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Former Wishful Thinkin’ owner dies at 68

EAST MANATEE — Doug Jones, a rodeo cowboy and former owner of Wishful Thinkin’ Farms in Myakka City, died Wednesday at Blake Medical Center. He was 68.

His death came only a few days after participating in the 22nd-Annual Cracker Trail Ride, which commemorated the Florida cross-state cattle drives of more than a century ago. He had been in ill health for several years, said friends and family members.

Although Mr. Jones was too weak to ride a horse in the Cracker Trail Ride from East Manatee to Fort Pierce, he did accompany the riders across the state, said David Reed, association president.

“I’m happy that he was able to go along,” Reed said of his friend and former Cracker Trail officer. “The weather was perfect and the ride was well organized.”

Like many others, Reed began visiting Wishful Thinkin’ Farms when his children were young, but an outing there was never just about paying $10 to ride a horse.

“He would stand on the porch and spin his tall tales, talking about his cowboy days and growing up in Okeechobee. He was pretty much a character that a lot of people got to know and enjoy,” Reed said.

With his white beard and moustache, and black hat, many thought he looked like a cowboy Santa Claus, a role he embraced at area Christmas parades aboard his white mule, Frankie.

In 2002, Mr. Jones said in a Herald interview that his farm represented freedom from stress. “I look at the city as an ant hill, everything going nowhere fast. I see the farm here as a big old swamp, nice and slow.”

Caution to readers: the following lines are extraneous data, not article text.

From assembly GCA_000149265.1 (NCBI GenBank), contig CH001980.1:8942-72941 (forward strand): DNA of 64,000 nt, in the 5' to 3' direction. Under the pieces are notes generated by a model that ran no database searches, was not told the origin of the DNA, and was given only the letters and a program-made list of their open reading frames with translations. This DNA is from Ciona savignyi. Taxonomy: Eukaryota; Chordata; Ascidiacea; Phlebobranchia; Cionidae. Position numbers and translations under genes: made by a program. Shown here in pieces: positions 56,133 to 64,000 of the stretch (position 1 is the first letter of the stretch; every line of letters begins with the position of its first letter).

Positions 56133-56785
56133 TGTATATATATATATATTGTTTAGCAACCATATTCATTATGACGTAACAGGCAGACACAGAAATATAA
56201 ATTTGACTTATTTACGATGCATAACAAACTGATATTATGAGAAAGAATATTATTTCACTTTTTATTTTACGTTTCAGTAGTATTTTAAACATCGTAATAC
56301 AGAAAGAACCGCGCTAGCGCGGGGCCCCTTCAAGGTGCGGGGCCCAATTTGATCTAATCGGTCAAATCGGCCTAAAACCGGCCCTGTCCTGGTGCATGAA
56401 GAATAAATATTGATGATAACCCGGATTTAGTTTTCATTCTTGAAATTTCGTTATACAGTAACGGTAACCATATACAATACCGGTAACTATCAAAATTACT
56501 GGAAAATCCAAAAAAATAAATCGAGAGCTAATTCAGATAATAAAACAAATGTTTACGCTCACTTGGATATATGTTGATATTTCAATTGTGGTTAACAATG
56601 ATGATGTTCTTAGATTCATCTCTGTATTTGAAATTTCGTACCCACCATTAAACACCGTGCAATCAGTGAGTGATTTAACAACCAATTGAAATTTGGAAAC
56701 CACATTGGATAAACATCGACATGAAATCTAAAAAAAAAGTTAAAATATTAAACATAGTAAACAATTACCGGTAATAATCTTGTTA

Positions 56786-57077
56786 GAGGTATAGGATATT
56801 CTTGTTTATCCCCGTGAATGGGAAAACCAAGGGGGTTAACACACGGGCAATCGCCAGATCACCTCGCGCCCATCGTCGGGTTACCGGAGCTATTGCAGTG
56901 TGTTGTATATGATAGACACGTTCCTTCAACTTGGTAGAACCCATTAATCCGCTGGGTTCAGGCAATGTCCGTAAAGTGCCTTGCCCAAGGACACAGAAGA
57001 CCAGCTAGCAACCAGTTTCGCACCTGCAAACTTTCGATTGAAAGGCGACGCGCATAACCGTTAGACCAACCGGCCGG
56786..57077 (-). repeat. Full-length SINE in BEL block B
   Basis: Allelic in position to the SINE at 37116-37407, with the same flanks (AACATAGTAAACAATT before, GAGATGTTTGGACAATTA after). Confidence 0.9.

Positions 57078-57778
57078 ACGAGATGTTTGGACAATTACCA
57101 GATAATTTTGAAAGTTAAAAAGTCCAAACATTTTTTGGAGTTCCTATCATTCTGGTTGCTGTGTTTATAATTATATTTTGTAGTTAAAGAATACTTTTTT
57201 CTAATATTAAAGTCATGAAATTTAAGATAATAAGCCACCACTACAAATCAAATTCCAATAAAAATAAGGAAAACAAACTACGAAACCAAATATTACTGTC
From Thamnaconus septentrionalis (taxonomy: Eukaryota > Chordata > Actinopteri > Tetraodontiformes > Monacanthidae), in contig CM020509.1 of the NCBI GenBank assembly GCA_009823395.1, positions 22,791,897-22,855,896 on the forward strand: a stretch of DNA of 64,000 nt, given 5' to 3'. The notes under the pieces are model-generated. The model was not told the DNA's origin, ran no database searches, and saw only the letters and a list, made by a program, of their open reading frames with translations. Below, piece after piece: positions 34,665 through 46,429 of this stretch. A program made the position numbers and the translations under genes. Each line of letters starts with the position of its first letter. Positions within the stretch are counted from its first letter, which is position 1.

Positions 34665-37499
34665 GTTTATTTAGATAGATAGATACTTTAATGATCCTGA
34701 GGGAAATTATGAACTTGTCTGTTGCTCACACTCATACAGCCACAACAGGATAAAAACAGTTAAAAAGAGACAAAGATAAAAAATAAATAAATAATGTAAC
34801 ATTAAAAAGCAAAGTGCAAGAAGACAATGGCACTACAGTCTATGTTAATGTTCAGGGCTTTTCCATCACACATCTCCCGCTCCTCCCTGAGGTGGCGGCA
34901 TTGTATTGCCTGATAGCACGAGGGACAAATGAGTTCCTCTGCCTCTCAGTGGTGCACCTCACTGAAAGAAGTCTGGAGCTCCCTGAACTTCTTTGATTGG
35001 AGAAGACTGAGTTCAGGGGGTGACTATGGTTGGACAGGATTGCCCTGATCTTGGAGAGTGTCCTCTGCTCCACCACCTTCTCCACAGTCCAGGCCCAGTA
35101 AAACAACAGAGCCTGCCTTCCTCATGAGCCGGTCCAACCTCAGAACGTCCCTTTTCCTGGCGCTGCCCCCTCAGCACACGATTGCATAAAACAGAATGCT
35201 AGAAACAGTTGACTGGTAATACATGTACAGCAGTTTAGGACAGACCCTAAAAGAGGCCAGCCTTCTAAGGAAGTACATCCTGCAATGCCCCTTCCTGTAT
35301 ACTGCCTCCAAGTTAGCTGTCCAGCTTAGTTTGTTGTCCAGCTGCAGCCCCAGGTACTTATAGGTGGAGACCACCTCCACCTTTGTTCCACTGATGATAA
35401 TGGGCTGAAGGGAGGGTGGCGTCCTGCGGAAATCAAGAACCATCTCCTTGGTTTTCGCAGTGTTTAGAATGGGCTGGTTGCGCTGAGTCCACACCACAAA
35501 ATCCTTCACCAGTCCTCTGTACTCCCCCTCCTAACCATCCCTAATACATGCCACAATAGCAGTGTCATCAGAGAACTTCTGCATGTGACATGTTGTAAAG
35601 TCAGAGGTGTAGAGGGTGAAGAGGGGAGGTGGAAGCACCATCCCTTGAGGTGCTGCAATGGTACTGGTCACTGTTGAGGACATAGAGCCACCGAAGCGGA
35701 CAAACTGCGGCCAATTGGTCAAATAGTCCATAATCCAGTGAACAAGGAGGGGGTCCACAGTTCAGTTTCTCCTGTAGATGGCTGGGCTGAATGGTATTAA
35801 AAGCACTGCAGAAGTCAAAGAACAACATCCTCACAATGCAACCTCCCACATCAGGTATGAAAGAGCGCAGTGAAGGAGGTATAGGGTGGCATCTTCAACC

His wistful longing for simpler days was a theme throughout his life.

In 1993, Wishful Thinkin’ Farms hosted the Rendezvous of the Hunters’ Moon, which celebrated the 1840s pioneer life.

“When you come here, you’re going to forget about the roads and traffic,” he said in an interview. “This is primitive. People pitch tents and teepees and get back in time.”

One of his friends from the Cracker Trail remembers barrel racing with Mr. Jones. “Doug would beat me all the time on his white mule,” Carol Phelps said.

His last roundup on the Cracker Trail was poignant.

“He would come out with his lawn chair, sit around the camp fire and fall asleep listening to the music,” Phelps said. ”He was very stoic for his condition. ‘Forget your aches and pains, stay on the road and keep going’ was his philosophy,” Phelps said.

His daughter, Karen Perry, remembered that Mr. Jones was always “telling us ‘to cowgirl up. To take care of those horses, look after those riders.’”

April Jones remembers how proud she made her father, a Green Beret during the Vietnam War, when she enlisted in the Army and graduated from Basic Combat Training.

He is survived by his wife of 20 years, Marie Jones, daughters April T. Jones and Karen Perry, and grandchildren, Alysha Parker, Derek Parker and Skylar Parker.

A celebration of life is planned for 11 a.m. March 14 at Myakka United Methodist Church.

James A. Jones Jr., editor, can be contacted at 708-7916.

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